When her young goddaughter’s parents passed away, 100 Black Women of Baton Rouge Chapter President, Dr. Tamiara L. Wade, was thrust into a mentoring role for her. It was through this experience that Dr. Wade realized how important an organization like 100 Black Women–an organization consisting of a diverse group of women working together as change agents to unapologetically advocate for black women and girls within the community–was for her.
“It helped me see the critical need for this type of program for young girls; something to meet all of their needs, including interpersonal personal communication, even body image,” says Dr. Wade. “To be a part of a cadre of professional black women whose sole purpose is to support the young women of the community and to help them soar…100 Black Women is one of a kind.”
The national organization and the local chapter advocates on behalf of black women and girls to promote leadership development and gender equity in the areas of health, education, and economic empowerment.
According to Dr. Wade, deliverables for the local chapter are determined by the national organization. It is then the responsibility of the chapter to carry them out in a way that best meets the needs of the women of the community.
The Leadership Development Committee leads efforts including speaker series, mentoring, and membership recognition and awards. Additionally, the Public Policy Committee is responsible for determining the organization’s positions on public policies. “We take positions on public policies in areas that affect the health, education, and economic empowerment of women. However, we focus on national efforts that ultimately affect all women,” she says.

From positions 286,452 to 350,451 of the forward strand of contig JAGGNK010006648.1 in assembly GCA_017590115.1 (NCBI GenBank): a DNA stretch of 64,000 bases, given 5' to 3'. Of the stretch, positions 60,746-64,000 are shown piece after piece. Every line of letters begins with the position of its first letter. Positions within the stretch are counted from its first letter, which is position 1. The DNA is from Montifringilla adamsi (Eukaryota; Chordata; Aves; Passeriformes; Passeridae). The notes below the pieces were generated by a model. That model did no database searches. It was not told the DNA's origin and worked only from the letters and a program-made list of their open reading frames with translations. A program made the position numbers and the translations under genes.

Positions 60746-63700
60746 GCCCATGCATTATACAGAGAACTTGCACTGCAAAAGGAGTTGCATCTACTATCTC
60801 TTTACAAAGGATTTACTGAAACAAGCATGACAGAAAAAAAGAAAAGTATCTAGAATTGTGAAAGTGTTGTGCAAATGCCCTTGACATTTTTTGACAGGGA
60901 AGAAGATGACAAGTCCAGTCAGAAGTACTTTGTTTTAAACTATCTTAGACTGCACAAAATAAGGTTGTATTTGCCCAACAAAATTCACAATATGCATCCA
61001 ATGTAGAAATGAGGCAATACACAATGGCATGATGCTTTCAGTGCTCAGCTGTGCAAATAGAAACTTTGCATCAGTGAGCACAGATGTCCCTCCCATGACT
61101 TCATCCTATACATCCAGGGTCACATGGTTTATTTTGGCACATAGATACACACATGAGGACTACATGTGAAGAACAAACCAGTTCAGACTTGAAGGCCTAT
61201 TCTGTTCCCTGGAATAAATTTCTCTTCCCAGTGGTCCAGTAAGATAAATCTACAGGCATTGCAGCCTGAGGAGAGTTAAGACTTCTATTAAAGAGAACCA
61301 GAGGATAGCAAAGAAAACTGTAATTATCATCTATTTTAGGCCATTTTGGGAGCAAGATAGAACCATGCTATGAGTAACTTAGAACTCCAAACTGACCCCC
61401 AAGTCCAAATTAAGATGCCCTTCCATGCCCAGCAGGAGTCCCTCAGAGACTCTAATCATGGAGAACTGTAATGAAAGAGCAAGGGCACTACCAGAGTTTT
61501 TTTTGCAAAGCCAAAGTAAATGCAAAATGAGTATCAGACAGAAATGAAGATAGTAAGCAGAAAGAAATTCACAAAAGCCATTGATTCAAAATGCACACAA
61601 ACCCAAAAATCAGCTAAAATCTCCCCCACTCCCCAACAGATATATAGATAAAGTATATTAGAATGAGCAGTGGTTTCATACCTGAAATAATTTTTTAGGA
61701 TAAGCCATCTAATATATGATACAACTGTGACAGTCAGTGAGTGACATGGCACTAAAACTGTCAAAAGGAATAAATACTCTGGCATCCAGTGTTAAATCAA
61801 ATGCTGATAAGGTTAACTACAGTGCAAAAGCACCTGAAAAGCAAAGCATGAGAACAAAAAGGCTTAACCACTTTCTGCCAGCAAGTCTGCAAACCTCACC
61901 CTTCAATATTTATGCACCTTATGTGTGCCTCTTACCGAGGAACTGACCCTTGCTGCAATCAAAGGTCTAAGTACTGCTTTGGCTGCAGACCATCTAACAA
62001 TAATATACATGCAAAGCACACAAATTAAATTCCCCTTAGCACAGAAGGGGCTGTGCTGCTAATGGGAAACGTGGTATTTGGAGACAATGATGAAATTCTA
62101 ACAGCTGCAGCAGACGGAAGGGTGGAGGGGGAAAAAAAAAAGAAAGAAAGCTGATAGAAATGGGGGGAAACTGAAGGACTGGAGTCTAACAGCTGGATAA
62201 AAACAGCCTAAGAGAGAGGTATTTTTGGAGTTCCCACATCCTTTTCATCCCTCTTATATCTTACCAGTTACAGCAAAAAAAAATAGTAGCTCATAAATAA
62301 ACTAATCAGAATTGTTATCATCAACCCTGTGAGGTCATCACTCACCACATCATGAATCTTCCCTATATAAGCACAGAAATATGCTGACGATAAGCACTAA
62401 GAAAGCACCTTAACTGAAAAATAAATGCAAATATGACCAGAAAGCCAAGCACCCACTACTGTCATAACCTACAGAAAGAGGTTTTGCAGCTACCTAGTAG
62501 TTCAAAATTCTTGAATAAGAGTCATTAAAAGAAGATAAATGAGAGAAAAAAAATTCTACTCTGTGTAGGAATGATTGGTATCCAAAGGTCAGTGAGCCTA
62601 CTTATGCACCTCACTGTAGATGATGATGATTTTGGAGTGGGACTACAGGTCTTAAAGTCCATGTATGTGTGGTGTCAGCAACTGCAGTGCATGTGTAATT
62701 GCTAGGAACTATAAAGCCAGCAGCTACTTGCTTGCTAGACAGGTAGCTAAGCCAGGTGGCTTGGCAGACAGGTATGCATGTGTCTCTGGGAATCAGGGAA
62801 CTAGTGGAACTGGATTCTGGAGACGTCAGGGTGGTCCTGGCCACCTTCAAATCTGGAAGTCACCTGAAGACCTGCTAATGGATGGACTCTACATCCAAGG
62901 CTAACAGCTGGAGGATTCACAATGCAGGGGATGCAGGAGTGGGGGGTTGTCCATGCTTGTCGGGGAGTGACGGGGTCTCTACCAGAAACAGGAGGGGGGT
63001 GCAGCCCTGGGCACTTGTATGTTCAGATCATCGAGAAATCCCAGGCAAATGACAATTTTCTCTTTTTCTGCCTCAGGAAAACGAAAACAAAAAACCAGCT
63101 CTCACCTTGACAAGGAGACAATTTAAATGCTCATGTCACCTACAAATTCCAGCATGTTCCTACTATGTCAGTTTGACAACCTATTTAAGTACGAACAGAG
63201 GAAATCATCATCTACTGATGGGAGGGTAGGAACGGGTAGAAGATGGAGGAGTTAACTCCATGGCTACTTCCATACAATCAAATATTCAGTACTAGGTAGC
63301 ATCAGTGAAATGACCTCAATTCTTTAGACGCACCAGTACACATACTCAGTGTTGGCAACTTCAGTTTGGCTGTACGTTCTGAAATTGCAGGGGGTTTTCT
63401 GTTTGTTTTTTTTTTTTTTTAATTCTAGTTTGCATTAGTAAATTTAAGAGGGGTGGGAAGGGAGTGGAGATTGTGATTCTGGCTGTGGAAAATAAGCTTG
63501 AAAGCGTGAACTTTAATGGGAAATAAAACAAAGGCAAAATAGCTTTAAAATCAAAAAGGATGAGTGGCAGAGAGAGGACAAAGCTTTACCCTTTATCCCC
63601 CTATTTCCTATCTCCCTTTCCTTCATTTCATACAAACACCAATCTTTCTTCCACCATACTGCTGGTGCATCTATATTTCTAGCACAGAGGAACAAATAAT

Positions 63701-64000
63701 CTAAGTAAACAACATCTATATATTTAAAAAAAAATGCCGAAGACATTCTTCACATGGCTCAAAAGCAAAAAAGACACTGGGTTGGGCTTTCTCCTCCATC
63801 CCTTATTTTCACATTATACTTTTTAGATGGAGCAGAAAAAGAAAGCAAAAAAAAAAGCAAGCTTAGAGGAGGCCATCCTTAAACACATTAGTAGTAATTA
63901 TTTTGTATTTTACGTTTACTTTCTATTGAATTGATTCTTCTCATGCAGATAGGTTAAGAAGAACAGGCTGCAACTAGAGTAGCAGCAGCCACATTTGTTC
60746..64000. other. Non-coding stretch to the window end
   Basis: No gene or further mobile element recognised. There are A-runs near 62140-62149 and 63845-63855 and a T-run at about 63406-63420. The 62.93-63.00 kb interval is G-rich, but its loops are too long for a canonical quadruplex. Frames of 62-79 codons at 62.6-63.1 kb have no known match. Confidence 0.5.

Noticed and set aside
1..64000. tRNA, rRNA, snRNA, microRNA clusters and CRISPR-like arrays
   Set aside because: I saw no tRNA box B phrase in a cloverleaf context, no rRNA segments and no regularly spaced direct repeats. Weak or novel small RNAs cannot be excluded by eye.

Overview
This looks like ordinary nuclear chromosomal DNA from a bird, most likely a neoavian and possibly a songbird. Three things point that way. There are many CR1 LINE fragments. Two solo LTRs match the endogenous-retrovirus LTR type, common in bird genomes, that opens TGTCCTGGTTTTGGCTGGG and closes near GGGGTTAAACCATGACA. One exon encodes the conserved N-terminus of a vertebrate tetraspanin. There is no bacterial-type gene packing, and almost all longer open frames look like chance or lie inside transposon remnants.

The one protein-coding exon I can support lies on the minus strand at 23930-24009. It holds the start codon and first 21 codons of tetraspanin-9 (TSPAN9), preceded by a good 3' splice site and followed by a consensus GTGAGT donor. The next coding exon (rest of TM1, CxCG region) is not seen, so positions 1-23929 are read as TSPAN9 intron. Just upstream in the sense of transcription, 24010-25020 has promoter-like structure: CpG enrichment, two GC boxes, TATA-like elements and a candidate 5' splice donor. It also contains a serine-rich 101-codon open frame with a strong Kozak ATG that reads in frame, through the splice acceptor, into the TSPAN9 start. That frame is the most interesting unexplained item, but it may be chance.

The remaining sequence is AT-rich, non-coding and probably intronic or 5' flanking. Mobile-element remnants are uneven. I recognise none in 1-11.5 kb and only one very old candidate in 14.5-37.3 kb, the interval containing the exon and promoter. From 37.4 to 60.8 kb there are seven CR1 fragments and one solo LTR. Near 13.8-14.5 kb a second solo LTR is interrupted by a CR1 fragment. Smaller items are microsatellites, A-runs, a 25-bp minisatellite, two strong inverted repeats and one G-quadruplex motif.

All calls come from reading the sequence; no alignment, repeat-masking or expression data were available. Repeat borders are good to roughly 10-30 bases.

A stand-out example of this is the upcoming mentoring program lead by the Leadership Development Committee, BR GROW GIRLS! This is an eight-week systemic mentoring initiative open to girls in grades first through eighth.
These events have wide-reaching impact on girls and women throughout our community. Onetha Albert, a current member of the Leadership Development Committee, became involved with 100 Black Women when her daughter participated in the STEM Mentoring Camp. “My daughter’s confidence increased significantly after participating. She engaged with female leaders in the industry who looked like her,” says Albert.
In many ways, this experience has come full circle for Onetha, as the impact of the organization started with her daughter, and now, she is fulfilling the mission of the national organization. “I’m excited about the future work we will be doing with young people across the metropolitan area. Our agenda this year is aggressive and meaningful, and I plan to work closely with our members to bring quality programming to our service area,” says Albert.
There are no limits to the good work 100 Black Women has the potential to do throughout the Baton Rouge area. As stated by Dr. Wade, a former NASA Project Administrator and Learning Expert, “The sky is never the limit!” ■